DISCLAIMER: WE PROVIDE THIS INFORMATION ON OUR HOME PAGE TO FACILITATE THE PREPARATION OF AN APPEAL. THE INFORMATION IS NOT INTENDED TO PROVIDE ALL AVAILABLE INFORMATION REGARDING APPEALS.
For the most up-to-date versions of the regulations cited here, please visit http://ecfr.gpoaccess.gov/
1. What is a size appeal?
A size appeal is an appeal from a formal size determination made by an SBA Government Contracting Area Office, or by an SBA Disaster Area Office. A size determination may result from the protest of a firm’s size status in connection with a small-business set-aside contract or from a request to determine eligibility for programs benefiting small businesses.
2. What is the time limit for filing a size appeal?
Size appeals must be filed within 15 days of receipt of the size determination. 13 C.F.R. § 134.304(a).
3. To whom must I send a copy of the appeal petition?
In addition to filing your appeal at OHA, you must send a copy of the appeal petition and all attachments to: (1) the SBA official who issued the determination; (2) the contracting officer for the procurement at issue; (3) the business whose size is at issue; (4) all persons who filed protests; and (5) SBA’s Office of Procurement Law. 13 C.F.R. § 134.305(b).
4. What are the other important rules regulating a size appeal?
The regulations governing size appeals are found at 13 C.F.R. part 121 (size regulations) and part 134 (OHA regulations). To search OHA’s past decisions to help you formulate your argument on appeal, click here.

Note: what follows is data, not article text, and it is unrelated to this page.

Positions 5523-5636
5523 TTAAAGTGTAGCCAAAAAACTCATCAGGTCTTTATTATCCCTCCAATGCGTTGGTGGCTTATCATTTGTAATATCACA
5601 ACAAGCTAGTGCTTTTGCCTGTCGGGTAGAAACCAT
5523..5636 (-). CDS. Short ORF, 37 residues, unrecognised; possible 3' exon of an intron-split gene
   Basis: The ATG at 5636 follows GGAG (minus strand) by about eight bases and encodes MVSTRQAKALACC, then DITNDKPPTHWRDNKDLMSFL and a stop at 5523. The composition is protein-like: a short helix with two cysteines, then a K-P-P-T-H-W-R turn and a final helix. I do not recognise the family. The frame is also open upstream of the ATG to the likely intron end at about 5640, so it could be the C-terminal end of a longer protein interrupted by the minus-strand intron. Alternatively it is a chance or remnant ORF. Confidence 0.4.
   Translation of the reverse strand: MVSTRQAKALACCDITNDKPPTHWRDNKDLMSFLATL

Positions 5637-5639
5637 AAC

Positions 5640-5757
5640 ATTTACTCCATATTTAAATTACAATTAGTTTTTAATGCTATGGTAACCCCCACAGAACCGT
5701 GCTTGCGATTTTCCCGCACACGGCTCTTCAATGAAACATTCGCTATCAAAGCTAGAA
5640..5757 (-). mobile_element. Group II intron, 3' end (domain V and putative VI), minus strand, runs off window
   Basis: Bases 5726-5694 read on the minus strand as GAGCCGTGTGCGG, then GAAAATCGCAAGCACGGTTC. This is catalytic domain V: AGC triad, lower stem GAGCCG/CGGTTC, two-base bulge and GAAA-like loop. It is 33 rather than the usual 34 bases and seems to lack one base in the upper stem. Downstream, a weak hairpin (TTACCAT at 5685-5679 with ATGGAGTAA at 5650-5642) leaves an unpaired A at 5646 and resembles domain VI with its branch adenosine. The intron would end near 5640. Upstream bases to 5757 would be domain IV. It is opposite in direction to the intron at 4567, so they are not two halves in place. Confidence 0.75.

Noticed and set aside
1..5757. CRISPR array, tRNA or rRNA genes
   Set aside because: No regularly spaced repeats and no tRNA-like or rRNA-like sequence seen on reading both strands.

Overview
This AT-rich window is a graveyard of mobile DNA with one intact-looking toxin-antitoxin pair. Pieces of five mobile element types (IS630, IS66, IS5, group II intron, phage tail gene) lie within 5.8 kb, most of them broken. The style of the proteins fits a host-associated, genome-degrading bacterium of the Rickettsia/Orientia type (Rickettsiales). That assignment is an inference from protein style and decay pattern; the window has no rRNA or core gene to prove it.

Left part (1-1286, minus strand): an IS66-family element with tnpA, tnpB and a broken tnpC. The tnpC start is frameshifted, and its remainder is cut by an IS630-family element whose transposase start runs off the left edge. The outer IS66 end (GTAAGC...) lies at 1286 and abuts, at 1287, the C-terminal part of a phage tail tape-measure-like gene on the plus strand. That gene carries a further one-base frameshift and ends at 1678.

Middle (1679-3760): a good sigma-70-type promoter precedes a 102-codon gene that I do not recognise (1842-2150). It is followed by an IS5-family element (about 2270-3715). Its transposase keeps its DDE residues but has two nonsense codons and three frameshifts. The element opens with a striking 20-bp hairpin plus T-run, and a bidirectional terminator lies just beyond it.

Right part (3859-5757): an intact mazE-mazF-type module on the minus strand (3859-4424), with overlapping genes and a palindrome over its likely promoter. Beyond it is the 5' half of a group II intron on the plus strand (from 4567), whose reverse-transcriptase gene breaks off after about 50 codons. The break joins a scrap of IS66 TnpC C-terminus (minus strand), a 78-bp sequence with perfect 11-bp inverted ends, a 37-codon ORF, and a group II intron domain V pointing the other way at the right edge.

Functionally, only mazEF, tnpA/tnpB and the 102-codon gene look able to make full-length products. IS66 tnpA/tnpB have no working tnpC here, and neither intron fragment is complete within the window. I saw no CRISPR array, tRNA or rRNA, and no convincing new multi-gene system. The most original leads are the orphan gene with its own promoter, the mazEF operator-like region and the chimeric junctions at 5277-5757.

In addition to the information listed in the FAQs for all OHA appeals, 13 C.F.R. § 134.305(a) requires you to include specific information with a size appeal, most importantly: (1) a copy of the size determination being appealed, and (2) the solicitation number and the name, address, and telephone number of the contracting officer.
13 C.F.R. § 134.308 regulates the submission of new evidence (evidence not previously presented to the Area Office). Generally, you must file a motion (a written request) if you want the judge to consider such evidence. The filing of all motions is governed by 13 C.F.R. § 134.211.
5. What happens after the OHA judge has issued the decision?
A party may file a request for reconsideration with OHA within 20 days after service of the written decision on a size appeal. 13 C.F.R. § 134.227(c).
Program Regulations and Rules of Procedure
Please visit http://ecfr.gpoaccess.gov to find the most up-to-date regulations. The size program regulations are found at Title 13 of the Code of Federal Regulations, Part 121. OHA’s procedural rules are found at Title 13 of the Code of Federal Regulations, Part 134.
Sample Certificate of Service
To view a sample size appeals certificate of service, click here.
Guidelines for Size Determination
This outline contains a selection of the most frequent size determination issues, and lists the case number of pertinent Size Appeal Decisions issued by the Small Business Administration’s (SBA) Office of Hearings and Appeals (OHA). The list include only those decisions issued between Sept. 19, 1995 and Aug. 11, 2005.
You should note that the SBA has revised its size regulations at 13 C.F.R. Part 121 during the covered time period, therefore, some legal principles set out in OHA decisions may have been superseded. Among the most significant recent changes are those made on July 18, 2002 (67 Fed. Reg. 47244); May 21, 2004 (69 Fed. Reg. 29192) and Dec. 3, 2004 (69 Fed. Reg. 70180). To access these Federal Register articles, please visit: http://www.gpoaccess.gov/fr/index.html.
DISCLAIMER: The SBA's OHA has published these Guidelines for Size Determinations on the Internet only as a convenience to the public. They, along with the SBA's regulations are only a starting point for legal research on issues relating to size determinations. These Guidelines are not legal authority, and you should not rely on them as such. SBA's regulations (13 C.F.R. Parts 121 and 134) and OHA's size appeal decisions are the applicable legal authorities on which you must rely for all issues pertaining to size determinations and size appeals.